Tags: Medicare | medicare | MACRA | reauthorization

MACRA: Pros and Cons of Medicare Reform Law Medicare Access and CHIP Reauthorization Act of 2015

By    |   Saturday, 20 Jun 2015 02:08 PM

The Medicare Reform Law and CHIP Reauthorization Act of 2015 (MACRA) was passed in an effort to make Medicare and the Children’s Health Insurance Program more efficient.

There are pros and cons to the law to be considered.

MACRA will repeal the Medicare sustainable growth rate (SGR) and improve Medicare payments to physicians so they will continue to accept Medicare patients and will fund the Children’s Health Insurance Program, according to POPVOX. It will also encourage chronic care management and reduce administrative burdens for providers.

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MACRA is known as the “doc fix” bill because of its effect on physicians. Its passage prevented a 21 percent payment cut for services provided to those on Medicare and helps to maintain the availability of physicians who are willing to accept Medicare payments, according to ObamaCare Facts. It also makes permanent the qualifying benefit level for Medicare Part B premium subsidies previously set. The law extends the Medicare Advantage special needs plans through 2018.

MACRA extends funding for the Children’s Health Insurance Program. CHIP is a program that provides health insurance to children of low- and moderate-income families with incomes too high to qualify for Medicaid. It was created in 1997 and provides coverage for more than eight million children nationally who do not have access to other health coverage, according to Insure the Uninsured Project.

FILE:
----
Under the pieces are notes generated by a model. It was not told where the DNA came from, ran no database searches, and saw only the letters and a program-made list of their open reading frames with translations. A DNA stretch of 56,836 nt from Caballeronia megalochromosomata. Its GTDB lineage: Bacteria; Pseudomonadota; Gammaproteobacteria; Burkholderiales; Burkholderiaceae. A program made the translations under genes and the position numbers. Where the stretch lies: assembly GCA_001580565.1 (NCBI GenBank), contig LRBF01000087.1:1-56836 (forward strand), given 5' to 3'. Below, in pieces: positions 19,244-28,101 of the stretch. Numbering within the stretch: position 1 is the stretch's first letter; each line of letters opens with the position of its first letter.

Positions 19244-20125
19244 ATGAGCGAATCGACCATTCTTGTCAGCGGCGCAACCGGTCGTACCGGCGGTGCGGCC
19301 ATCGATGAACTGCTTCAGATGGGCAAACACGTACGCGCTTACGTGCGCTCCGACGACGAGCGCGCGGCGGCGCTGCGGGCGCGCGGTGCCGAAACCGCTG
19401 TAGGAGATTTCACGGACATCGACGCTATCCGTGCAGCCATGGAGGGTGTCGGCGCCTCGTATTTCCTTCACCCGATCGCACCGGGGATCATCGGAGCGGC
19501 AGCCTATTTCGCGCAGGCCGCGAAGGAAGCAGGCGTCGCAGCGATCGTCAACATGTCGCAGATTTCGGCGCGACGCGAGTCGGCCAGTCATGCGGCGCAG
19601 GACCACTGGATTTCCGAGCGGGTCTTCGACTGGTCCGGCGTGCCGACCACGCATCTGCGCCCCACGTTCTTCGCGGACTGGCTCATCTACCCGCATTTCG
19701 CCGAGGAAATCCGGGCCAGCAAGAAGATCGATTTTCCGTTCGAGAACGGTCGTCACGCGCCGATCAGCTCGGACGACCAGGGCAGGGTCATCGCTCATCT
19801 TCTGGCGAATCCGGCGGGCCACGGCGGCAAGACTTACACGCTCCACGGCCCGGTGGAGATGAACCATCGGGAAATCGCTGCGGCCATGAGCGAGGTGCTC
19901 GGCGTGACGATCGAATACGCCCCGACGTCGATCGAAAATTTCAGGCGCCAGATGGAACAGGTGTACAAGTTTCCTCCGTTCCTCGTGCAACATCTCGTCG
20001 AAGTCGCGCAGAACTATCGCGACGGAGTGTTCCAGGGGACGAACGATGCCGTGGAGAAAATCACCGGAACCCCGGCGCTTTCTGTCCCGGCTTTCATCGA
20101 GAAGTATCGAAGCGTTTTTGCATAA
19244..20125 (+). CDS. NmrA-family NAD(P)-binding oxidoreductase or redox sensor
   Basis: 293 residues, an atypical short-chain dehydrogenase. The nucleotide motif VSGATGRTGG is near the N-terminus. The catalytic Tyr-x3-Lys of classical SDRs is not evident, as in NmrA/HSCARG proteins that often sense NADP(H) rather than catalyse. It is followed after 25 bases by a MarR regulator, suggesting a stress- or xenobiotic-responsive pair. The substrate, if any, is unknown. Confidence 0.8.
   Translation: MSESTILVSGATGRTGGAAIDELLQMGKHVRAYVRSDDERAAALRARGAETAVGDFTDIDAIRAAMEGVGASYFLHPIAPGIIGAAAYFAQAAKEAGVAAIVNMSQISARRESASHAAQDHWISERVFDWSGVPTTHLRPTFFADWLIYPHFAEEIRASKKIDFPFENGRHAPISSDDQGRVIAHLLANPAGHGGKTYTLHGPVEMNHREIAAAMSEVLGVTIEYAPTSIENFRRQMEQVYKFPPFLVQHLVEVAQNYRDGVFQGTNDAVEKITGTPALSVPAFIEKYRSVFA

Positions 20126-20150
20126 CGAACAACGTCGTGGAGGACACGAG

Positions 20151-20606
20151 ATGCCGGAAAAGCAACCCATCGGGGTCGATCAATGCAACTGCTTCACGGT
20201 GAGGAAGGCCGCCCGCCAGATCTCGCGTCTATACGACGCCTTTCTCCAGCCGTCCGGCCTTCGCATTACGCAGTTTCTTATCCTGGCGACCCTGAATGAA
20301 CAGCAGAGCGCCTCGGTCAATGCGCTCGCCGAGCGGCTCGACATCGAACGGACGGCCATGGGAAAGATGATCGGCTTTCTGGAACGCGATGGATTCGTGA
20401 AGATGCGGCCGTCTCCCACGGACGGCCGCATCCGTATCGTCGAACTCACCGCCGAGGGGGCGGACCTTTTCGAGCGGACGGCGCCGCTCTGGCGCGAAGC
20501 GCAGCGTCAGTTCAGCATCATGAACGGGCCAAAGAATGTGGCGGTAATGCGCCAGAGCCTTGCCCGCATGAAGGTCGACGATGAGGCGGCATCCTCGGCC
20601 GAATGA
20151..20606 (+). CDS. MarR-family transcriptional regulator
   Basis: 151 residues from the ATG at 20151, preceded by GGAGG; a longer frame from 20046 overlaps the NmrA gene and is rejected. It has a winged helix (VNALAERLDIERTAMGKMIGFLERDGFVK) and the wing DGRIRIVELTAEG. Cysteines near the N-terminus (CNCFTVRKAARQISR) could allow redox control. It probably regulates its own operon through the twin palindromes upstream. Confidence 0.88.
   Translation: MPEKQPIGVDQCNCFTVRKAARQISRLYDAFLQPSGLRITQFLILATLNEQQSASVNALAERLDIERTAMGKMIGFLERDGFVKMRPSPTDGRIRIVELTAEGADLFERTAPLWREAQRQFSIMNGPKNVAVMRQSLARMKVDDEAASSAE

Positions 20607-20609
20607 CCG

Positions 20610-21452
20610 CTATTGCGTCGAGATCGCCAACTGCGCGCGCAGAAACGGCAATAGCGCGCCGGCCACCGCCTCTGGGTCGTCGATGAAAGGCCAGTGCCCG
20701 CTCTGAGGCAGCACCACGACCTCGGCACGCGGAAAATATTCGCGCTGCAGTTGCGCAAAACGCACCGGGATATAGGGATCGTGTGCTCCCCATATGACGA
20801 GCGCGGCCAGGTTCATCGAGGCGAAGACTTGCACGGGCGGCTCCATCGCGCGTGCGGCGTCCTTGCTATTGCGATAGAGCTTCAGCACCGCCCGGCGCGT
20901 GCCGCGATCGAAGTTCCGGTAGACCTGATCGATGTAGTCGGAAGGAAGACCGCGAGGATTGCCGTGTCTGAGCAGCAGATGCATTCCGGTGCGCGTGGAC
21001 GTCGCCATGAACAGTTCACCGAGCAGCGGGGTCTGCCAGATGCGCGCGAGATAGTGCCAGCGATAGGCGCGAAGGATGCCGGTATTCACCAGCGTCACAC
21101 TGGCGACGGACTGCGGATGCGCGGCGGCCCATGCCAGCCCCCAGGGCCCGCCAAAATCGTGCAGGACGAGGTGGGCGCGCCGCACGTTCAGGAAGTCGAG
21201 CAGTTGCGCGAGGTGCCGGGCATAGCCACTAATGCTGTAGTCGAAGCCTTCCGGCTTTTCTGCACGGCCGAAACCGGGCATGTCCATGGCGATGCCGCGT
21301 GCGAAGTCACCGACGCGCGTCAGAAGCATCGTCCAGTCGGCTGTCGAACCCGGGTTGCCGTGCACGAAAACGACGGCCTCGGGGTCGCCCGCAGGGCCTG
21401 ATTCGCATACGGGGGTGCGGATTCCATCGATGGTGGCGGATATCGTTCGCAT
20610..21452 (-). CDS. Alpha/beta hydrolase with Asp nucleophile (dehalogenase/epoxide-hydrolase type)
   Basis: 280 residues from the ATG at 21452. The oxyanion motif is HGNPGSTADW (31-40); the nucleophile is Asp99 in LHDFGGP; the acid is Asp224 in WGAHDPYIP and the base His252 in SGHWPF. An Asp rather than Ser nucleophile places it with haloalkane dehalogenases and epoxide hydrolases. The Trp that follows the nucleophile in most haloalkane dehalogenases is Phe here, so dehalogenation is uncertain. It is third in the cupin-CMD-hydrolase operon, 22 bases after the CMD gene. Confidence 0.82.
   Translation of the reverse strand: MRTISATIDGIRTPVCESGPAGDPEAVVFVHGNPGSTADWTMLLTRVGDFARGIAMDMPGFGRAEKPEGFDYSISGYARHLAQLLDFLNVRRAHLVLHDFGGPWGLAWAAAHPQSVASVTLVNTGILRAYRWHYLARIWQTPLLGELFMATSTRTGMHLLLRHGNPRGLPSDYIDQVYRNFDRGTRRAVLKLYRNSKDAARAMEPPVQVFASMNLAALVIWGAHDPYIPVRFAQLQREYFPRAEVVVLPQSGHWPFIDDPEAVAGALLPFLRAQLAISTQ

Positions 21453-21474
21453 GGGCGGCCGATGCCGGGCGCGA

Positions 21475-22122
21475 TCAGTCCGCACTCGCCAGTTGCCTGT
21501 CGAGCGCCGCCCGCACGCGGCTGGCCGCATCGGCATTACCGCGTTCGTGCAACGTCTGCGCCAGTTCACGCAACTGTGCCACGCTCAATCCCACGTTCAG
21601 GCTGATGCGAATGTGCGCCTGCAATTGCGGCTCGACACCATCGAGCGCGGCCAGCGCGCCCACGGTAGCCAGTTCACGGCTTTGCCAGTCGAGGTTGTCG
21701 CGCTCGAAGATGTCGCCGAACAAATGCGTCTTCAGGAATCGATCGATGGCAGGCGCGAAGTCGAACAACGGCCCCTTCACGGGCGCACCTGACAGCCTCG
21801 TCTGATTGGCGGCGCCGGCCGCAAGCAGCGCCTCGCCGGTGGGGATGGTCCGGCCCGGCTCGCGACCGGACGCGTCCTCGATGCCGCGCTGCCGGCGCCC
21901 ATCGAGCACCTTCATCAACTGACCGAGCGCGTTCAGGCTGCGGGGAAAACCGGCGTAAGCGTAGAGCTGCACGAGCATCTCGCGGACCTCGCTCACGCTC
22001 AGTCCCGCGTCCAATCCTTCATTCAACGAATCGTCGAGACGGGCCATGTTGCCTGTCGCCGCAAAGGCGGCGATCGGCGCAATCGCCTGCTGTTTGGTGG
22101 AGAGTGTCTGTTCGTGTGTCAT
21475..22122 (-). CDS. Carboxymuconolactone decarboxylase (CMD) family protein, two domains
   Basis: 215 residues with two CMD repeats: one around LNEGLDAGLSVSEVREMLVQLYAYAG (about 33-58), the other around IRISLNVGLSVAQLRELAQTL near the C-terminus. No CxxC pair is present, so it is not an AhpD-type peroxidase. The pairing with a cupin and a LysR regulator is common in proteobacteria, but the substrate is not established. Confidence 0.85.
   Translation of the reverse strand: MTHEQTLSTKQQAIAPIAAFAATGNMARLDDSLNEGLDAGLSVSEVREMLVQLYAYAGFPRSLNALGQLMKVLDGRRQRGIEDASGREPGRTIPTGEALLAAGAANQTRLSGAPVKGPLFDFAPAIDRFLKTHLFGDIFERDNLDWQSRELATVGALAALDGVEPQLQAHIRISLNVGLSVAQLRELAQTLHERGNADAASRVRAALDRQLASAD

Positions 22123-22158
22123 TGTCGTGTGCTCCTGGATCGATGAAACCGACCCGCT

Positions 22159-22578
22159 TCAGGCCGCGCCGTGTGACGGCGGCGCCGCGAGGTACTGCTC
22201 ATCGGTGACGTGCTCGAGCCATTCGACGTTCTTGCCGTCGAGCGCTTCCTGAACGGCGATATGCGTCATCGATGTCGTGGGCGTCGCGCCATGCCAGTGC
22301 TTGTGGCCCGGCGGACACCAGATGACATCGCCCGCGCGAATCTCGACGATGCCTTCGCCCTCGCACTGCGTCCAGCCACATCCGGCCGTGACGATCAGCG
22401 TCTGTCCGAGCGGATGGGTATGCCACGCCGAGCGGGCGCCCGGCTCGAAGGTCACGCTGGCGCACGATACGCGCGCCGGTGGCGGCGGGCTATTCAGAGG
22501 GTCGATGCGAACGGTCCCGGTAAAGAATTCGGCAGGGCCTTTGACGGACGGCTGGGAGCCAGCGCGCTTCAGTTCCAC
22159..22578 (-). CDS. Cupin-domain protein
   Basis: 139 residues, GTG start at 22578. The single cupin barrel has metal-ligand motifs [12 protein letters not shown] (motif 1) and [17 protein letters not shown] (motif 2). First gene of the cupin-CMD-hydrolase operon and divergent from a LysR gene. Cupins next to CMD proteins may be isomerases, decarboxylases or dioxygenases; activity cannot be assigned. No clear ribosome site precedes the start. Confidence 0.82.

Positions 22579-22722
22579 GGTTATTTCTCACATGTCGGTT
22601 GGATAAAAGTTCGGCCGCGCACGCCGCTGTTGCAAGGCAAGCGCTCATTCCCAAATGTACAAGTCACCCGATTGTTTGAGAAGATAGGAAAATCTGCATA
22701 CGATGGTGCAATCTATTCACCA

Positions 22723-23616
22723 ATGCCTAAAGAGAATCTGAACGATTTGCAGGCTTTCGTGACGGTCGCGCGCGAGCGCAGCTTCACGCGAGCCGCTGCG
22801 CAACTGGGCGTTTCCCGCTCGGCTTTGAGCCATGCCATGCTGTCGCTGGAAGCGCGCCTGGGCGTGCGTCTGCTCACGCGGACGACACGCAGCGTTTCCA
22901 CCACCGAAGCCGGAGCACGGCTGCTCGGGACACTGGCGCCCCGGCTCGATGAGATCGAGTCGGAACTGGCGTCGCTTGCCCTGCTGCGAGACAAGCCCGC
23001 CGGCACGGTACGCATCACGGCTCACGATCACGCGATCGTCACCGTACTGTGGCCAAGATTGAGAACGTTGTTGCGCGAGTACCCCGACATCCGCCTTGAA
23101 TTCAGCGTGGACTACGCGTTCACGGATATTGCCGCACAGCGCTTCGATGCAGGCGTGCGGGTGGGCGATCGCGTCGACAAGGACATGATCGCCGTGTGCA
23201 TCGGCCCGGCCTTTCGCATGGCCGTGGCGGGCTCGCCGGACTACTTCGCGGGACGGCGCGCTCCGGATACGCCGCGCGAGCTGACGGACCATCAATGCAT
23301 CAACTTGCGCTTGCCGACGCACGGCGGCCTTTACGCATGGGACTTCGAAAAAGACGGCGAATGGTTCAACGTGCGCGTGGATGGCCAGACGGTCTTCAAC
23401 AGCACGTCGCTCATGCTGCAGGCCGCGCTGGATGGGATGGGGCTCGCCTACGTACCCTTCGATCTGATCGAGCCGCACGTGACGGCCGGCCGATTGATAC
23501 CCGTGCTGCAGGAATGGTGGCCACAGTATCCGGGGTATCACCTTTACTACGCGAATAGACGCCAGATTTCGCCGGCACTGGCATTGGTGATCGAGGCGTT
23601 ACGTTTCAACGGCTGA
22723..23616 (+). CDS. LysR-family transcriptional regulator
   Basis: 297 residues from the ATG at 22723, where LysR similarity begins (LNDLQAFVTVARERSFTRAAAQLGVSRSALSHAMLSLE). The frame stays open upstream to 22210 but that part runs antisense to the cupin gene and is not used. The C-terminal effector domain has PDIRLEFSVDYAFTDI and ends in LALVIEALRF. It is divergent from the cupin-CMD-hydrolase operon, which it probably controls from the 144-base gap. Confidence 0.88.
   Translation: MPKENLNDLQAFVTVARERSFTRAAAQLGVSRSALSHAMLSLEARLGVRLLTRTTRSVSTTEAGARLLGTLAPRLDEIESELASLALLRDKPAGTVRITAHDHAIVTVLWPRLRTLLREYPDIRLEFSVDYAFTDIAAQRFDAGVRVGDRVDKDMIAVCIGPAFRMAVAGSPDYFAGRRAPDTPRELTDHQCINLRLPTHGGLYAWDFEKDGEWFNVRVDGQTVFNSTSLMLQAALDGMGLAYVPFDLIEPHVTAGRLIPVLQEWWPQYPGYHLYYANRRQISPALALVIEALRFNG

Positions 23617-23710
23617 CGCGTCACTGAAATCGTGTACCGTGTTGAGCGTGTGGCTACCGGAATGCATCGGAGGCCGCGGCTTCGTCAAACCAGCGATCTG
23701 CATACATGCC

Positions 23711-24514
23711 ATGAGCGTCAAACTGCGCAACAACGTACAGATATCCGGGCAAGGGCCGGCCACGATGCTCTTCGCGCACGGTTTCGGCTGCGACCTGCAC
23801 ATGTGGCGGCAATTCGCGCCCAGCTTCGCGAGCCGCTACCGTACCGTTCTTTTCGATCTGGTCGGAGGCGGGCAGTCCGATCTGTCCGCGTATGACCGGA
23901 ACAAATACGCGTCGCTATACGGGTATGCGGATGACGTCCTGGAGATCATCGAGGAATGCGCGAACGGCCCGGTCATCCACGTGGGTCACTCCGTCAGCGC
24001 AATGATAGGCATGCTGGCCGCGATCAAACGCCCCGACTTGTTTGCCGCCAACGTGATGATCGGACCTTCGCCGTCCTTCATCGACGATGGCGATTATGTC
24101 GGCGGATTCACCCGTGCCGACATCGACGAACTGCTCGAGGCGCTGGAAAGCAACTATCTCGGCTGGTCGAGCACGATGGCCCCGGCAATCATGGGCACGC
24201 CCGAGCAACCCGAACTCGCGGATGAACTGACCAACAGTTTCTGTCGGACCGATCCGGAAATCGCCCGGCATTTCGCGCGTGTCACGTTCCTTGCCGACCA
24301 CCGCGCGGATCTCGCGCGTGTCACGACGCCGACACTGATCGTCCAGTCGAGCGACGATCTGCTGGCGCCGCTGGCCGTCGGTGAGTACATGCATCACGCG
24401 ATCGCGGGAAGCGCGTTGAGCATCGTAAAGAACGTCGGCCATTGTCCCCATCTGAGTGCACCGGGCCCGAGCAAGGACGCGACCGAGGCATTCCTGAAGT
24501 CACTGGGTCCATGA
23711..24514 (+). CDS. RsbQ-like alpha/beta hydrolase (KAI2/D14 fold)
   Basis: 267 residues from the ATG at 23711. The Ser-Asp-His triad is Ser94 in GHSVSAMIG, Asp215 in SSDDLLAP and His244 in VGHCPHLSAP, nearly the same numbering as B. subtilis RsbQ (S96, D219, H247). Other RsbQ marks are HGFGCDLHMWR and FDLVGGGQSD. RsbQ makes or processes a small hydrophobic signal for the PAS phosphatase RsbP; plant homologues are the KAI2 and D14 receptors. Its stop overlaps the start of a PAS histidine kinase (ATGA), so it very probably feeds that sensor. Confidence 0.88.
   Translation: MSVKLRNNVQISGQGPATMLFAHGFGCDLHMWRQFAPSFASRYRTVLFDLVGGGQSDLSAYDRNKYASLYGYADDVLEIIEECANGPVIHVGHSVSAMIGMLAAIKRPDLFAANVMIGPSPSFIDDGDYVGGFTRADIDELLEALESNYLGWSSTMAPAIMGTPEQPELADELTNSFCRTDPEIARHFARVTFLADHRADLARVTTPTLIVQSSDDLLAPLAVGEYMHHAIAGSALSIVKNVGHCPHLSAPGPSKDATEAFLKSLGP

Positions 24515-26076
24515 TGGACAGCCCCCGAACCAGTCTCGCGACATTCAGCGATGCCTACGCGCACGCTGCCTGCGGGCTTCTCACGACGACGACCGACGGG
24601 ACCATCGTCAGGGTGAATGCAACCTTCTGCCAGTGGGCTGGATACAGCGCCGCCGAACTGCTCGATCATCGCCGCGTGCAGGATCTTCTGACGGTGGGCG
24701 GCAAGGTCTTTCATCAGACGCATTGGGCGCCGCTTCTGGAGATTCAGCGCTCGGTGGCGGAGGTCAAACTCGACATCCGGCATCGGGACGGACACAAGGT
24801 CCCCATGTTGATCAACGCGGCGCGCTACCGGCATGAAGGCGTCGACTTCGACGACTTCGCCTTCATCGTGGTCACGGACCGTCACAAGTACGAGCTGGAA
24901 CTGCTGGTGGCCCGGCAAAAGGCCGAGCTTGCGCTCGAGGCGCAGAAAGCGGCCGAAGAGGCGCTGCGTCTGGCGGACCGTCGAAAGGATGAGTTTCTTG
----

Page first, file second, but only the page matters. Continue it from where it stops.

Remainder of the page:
One important component of MACRA is that it decreases funding for supplemental Medigap plans and also requires higher Medicare premiums for seniors with annual incomes greater than $133,500 beginning in 2018, ObamaCare Facts said.

As with any law, there are supporters and detractors to the law.

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The Affordable Care Act (ACA), signed into law in 2010 and known as Obamacare, offers people an opportunity to enroll in health care exchanges to receive health care at affordable rates. These programs often result in higher cost-sharing for participants and may result in people with children opting out of the exchanges, according to ObamaCare Facts. Failure to fund CHIP leaves these children without coverage.

Some children would be ineligible for subsidies if their parents meet the affordability standards through their employers but whose parents are unable to afford family coverages, Insure the Uninsured Project said. Funding CHIP allows coverage to continue for children whose parents can’t afford employer health benefits.

MACRA specifically addresses improper Medicare payments and implements a methodology to recover payments and reduce Medicare payment errors, according to National Law Review.

Detractors also have opinions about MACRA and CHIP. Those whose Medicare premiums are going to be raised tend not to be supportive of the changes.

Additionally, opponents argue that children don’t need CHIP since the exchanges are available through Obamacare, Insure the Uninsured Project said.

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The Medicare Reform Law and CHIP Reauthorization Act of 2015 (MACRA) was passed in an effort to make Medicare and the Children's Health Insurance Program more efficient.
medicare, MACRA, reauthorization
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2015-08-20
Saturday, 20 Jun 2015 02:08 PM
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